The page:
The role of politics plays a large part in the planning and implementation of wind farms across the UK. Earth Staff, as a specialist energy recruitment company for the oil and gas, minerals and wind power markets provide up-to-date information on the latest developments within power industry.
The UK Government’s main focus for the future of fossil fuels is to reduce the dependence on them and find a solution that will meet with the ever increasing demand for power within the UK. This has led to an increased focus on wind farms within the Government agenda and ‘dramatic increases in wind energy developments across the EU’ (Ellis, 2009). This increase in onshore wind turbines has given rise to high levels of resistance, even with the reaffirmed positives that the wind farms deliver.
In accordance with the with Europeans Environmental Agency’s technical report the new ‘climate-energy legislation package’ sets out ‘mandatory national targets’ for member nations to meet with. By 2020, there should be 20% of ‘Community energy’ derived from renewable energy sources such as wind farms. This means that the UK alone requires around 4,000 more wind turbines in place for these targets to be met.
Although these targets have been set by the European Union there is still much negativity towards wind farms, from what is referred to as ‘NIMBYs’, or ‘not in my back yards’. The Government in a bid to counteract this resistance from local communities has put in to place the ‘National Policy Statement for Renewable Energy Infrastructure.’ This states that the Government, when planning wind farm developments, must take in to consideration how suitable areas are as a ‘renewable and low-carbon energy development’ (Department for Communities and Local Government 2012). Consideration must also be given to what impact the wind farms will have on the local communities, wildlife and the visual impact on the landscape.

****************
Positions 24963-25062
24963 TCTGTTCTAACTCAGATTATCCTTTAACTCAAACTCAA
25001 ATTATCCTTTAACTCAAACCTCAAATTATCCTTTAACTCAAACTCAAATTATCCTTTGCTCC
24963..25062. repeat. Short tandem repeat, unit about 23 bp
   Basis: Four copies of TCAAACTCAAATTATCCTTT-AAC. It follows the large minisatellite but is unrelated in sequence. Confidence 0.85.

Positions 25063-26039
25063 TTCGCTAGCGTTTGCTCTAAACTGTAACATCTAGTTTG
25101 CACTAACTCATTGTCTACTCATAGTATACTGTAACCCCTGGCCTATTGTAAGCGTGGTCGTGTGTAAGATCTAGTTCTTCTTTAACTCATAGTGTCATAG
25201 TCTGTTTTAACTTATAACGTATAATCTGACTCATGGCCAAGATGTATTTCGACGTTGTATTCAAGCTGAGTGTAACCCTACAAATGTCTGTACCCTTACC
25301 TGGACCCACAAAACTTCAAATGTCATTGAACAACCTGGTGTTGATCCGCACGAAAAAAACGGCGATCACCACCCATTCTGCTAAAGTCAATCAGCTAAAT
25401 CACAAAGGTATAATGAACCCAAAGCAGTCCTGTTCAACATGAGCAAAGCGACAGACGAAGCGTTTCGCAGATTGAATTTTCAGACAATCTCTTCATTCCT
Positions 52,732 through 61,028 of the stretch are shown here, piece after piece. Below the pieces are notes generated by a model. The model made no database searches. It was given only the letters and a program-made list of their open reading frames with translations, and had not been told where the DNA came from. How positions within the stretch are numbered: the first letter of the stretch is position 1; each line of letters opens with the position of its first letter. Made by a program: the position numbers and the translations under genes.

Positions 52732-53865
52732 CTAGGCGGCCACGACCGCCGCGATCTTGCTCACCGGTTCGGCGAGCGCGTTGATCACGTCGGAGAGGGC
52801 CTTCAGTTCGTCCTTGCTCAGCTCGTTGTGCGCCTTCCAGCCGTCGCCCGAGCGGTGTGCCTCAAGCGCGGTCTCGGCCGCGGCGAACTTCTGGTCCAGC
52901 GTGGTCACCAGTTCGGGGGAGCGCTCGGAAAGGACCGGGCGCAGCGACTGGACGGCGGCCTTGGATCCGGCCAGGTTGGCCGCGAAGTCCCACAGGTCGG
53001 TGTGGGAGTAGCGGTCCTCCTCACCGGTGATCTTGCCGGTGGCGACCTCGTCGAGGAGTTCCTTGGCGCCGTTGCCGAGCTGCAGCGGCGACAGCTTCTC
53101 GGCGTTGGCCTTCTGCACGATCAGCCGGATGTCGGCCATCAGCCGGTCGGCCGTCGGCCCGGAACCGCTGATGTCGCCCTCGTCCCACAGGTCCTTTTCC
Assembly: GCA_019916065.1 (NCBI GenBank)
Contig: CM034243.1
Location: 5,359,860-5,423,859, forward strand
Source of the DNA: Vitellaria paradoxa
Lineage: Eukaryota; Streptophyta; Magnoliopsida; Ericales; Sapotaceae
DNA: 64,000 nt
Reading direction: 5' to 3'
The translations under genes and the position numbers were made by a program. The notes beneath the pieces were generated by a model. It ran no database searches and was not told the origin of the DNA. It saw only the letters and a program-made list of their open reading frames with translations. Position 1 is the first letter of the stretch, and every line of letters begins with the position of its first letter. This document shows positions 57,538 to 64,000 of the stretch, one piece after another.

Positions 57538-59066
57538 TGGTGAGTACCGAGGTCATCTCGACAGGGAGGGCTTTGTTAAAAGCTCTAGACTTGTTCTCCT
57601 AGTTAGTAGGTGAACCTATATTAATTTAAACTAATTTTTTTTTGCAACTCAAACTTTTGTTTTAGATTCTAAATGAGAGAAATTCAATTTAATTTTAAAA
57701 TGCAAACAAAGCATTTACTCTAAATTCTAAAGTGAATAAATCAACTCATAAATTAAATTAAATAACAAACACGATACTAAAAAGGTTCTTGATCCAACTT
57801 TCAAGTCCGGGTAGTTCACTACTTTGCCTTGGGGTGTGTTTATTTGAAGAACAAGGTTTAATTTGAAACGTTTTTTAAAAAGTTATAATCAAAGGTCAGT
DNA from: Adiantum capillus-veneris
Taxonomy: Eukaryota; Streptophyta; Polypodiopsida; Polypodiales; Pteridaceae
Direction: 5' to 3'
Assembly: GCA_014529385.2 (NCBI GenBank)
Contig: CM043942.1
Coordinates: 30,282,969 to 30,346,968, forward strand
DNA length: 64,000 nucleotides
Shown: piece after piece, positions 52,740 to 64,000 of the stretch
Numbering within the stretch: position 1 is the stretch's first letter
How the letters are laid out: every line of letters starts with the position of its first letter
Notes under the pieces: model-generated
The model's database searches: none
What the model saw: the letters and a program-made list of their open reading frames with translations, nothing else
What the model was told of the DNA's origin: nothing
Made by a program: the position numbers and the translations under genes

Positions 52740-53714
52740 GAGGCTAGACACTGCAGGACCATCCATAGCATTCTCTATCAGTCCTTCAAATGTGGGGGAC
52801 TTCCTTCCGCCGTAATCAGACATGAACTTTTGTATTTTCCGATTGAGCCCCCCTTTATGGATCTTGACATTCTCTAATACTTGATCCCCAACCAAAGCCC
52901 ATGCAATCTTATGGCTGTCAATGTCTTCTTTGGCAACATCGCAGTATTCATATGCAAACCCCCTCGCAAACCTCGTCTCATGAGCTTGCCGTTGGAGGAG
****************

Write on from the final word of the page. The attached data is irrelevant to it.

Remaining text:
Many of the places founded to be suitable for wind farm projects within the UK are often places of beauty and as such local communities don’t wish for the wind farms to be built there 1) to prevent the ruining of the landscape and 2) to avoid any financial impact on the value of the house prices within the area. It is believed that many politicians themselves do not want the wind farms ‘in their back yard’, and are therefore having a direct impact on the providing of support for the schemes.
Despite the lack of support from some politicians (105 conservative MP’s wrote to David Cameron to request that a stop was put to the development of the “unsightly and inefficient turbines”) 763 onshore turbines will be erected throughout the British countryside this year. Last year the approval rate for wind farms increased by 50% and this is the first time in five years that support for wind farms was approved by local councils. This may be down to the fact that support for wind energy in general is becoming more popular, that local communities are now being given more of a say in where the wind farms can be developed and are receiving greater rewards for the hosting of the wind farms in their area.